Kazakhstan: Refugee Protestant arrested and could be extradited to Uzbekistan
Police detained 32 year old Uzbek refugee Makset Djabbarbergenov on 5 September in Almaty (Kazakhstan) and on 7 September the Bostandyk District Prosecutor's Office issued authorisation to detain him for up to 40 days, until the Prosecutor General decides whether he is to be extradited to the Uzbek side.
The arrest and extradition of Uzbek refugees is not a rare occasion in Kazakhstan. Yet a significant difference in the current incident is that Mr Djabbarbergenov has been the subject of an international manhunt for being a Christian.
The Pentecostal pastor headed the community in Nukus, his birth town and capital of the Karakalpakstan autonomous republic, where any Protestant activity is banned. In 2007 during an anti-terrorist raid, police stormed into his home and accused Mr Djabbarbergenov of “illegal” religious gatherings and confiscated his religious literature. The police showed their human side at the station and he was allowed to go home to his pregnant wife Aigul and their three children.
Straight after this, Mr Djabbarbergenov went to Kazakhstan and was joined by his wife and four children a year later. In 2009 the family got refugee status from the UNHCR.
Kazakhstan’s laws have changed since then and the government now decides whether to grant refugee status to an individual or not. Mr Djabbarbergenov therefore applied for refugee status to the Kazakh authorities in 2012 and was refused, like all other refugees from Shanghai Cooperation Organisation countries.
“All these years they lived peacefully and could even go to a third country, but they decided not to and thought that it’s better for them here” explains Denis Djivaga, Project Coordinator of UNHCR/NED “Legal help to refugees”, which has now taken on Mr Djabbarbergenov’s case.
Mr Djabbarbergenov’s arrest took everybody by surprise. It turned out that Uzbek authorities had not forgotten him at all, having issued an international search warrant for him.
It is possible that Kazakhstan’s strongmen decided to demonstrate that they are keeping to agreements made with their fraternal neighbour on exchanging refugees, in connection with Uzbek President Islam Karimov’s recent visit to Kazakhstan.
The police suddenly decided to seize the pastor, and even arrested his sister in law, who was released after Makset’s arrest.
Before his arrest Makset Djabbarbergenov called the Kazakhstan International Bureau for Human Rights and told them that the police were being called out for his wife’s relative.
That same evening the organisation had a call from the UNHCR informing them about Makset’s arrest.
Two days later, his wife Aigul approached human rights advocates saying that her husband was accused of religious extremism.
He is now in the Almaty detention facility, awaiting a decision by the Prosecutor General.
Makset Djabbarbergenov with his son
The Kazakhstan International Bureau for Human Rights gave him defence lawyer Yury Stukanov, following whose previous complaint the UNHCR issued its first decision on Kazakhstan, after the authorities extradited Uighur refugee Israel Arshidin to China.
If the case reaches extradition, human rights activists will involve UN mechanisms.
Kazakhstan already has a bad reputation among relevant UN agencies, due to its practice of extraditing religious and political refugees. The last case, when twenty nine Uzbek refugees were extradited, clearly demonstrated that Astana officials are not taking their international responsibilities seriously.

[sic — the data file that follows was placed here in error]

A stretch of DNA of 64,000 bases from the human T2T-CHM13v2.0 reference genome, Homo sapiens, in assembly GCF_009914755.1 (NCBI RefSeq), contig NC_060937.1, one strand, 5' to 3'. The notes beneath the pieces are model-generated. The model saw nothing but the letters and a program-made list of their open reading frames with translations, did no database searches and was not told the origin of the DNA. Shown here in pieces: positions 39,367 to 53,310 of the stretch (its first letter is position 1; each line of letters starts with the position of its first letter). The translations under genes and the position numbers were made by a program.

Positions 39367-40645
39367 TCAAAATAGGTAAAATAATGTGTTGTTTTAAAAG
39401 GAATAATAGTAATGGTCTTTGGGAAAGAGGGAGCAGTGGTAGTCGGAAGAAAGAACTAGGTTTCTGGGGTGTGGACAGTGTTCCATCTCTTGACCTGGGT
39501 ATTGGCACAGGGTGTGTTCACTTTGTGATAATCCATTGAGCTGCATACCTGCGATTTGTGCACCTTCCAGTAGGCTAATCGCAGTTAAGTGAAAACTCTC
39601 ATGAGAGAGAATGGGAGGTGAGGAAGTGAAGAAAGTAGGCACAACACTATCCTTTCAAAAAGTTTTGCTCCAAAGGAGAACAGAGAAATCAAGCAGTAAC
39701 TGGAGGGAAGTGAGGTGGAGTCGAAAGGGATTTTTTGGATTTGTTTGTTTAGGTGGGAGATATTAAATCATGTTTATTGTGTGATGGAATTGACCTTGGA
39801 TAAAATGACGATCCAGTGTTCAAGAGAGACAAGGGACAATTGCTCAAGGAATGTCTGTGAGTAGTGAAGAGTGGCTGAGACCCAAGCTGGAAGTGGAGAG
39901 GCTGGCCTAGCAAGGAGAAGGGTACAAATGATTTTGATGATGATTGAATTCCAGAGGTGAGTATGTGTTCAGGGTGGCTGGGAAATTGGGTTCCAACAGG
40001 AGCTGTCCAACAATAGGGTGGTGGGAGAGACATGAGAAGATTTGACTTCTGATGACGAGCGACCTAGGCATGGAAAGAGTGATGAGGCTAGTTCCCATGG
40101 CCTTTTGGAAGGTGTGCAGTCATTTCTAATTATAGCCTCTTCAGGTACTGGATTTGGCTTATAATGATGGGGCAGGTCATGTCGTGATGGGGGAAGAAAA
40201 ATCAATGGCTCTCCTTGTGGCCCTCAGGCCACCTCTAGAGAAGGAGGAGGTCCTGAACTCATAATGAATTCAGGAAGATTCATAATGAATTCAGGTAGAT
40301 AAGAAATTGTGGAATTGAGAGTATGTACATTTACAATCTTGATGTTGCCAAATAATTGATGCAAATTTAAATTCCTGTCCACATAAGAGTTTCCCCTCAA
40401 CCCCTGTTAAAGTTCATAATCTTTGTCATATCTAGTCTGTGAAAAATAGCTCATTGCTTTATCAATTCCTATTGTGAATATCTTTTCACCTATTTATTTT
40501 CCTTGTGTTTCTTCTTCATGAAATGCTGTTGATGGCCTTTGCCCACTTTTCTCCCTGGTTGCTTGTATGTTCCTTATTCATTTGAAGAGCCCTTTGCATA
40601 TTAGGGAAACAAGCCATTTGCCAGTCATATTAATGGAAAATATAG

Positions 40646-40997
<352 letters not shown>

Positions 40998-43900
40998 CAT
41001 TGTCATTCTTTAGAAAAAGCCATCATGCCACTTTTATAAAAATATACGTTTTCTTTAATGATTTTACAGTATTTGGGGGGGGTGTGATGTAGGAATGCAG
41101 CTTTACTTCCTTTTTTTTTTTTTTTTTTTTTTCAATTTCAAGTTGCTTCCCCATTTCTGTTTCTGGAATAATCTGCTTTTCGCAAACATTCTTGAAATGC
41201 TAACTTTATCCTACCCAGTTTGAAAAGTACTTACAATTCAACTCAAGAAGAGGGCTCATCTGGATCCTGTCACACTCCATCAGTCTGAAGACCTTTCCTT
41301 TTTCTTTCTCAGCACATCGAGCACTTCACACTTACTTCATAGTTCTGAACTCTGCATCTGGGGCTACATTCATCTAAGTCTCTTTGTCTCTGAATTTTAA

Despite all this, there is a possibility that all this will “quietly” end happily, as soon as the frenzy surrounding Islam Karimov’s visit is over.
In fact, a precedent already exists. At the end of July this year, another Uzbek citizen Sobir Nosirov, spent a year in the Uralsk detention facility in West Kazakhstan.
Makset Djabbarbergenov with his family
Mr Nosirov went to Russia with his family in 2005, where he lived having passed all the relevant FSB checks. From time to time when his Russian registration was approaching expiration, he went to Uralsk. In 2011 he was detained on the Kazakh border. Supposedly there was an extradition request for him from Uzbekistan and accusations that he participated in the events in Andijan. During the investigation it emerged that there had been a search warrant out for him since 2003, a long time before Andijan, and he had spent two years of those “search” years living in Uzbekistan.
It is very likely that he would have been sent back to Uzbekistan if human rights activists had not discovered his case and had not sent an urgent message to the UN Committee Against Torture. At first, Mr Nosirov was held in solitary confinement, completely detached from the outside world, his relatives and lawyers, which is classified as torture under international law. The UN Committee sent a request to the Kazakhstan Prosecutor General, asking them to present their case.
The prosecutor’s office could not back up the actions of the strongmen, the government saw the situation getting tough and suddenly released Sobir Nosirev on 24 July 2010. He was taken to the Russian border with his lawyer without any explanation or apology.
Denis Djivaga is therefore cautiously optimistic about the fate of the Uzbek pastor:
“After 29 Uzbek refugees were illegally handed over, it is possible that the authorities will not want another headache. It seems that the authorities are not interested in new accusations of illegal extraditions. No one knows how long this case will continue – it could be a year. Let’s hope that this will end positively before that.”
Fergana international information agency. Translated by Sophia Matveeva